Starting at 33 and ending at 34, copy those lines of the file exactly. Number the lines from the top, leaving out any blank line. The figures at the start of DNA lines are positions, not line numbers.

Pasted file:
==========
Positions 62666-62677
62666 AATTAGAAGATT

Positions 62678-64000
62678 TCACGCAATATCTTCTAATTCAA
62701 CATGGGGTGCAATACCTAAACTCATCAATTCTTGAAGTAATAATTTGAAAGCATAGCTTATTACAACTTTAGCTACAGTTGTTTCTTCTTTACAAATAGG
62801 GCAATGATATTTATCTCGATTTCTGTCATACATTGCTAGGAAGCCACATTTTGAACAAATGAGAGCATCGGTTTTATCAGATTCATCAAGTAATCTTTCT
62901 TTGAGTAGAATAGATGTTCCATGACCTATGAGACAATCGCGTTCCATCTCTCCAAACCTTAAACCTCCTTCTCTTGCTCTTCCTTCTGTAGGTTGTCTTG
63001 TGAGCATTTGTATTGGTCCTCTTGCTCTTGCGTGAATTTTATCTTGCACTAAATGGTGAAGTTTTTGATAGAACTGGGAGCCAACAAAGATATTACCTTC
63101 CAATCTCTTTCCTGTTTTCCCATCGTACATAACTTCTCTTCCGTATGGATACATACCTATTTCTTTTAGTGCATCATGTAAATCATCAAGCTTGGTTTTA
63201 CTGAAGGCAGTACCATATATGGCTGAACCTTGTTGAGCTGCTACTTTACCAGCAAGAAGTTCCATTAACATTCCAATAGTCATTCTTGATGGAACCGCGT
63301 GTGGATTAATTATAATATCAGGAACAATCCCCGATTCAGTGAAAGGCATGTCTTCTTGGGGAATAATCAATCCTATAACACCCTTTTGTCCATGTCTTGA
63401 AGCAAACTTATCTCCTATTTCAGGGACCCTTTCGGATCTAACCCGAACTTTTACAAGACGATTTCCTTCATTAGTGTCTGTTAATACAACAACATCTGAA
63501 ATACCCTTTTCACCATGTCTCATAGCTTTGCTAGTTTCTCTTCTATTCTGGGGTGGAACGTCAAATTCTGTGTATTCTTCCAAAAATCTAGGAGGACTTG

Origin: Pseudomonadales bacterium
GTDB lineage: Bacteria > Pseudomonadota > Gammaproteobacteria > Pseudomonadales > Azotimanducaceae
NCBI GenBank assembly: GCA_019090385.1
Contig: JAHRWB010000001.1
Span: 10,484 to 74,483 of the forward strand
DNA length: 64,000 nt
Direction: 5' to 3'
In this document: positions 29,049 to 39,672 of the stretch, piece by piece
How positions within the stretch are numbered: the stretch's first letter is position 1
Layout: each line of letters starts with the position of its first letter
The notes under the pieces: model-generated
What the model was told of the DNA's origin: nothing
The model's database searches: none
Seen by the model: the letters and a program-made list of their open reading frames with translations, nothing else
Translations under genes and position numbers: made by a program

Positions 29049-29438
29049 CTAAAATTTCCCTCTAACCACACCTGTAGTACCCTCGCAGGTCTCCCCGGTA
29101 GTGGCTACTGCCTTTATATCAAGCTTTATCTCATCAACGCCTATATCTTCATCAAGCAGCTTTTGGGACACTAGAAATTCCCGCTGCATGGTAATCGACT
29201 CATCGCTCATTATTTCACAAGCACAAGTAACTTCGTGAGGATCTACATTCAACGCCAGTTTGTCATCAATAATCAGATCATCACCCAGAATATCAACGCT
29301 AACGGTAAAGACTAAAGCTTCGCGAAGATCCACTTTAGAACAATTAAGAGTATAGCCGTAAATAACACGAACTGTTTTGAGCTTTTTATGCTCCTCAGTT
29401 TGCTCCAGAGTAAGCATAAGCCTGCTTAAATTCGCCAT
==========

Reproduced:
29301 AACGGTAAAGACTAAAGCTTCGCGAAGATCCACTTTAGAACAATTAAGAGTATAGCCGTAAATAACACGAACTGTTTTGAGCTTTTTATGCTCCTCAGTT
29401 TGCTCCAGAGTAAGCATAAGCCTGCTTAAATTCGCCAT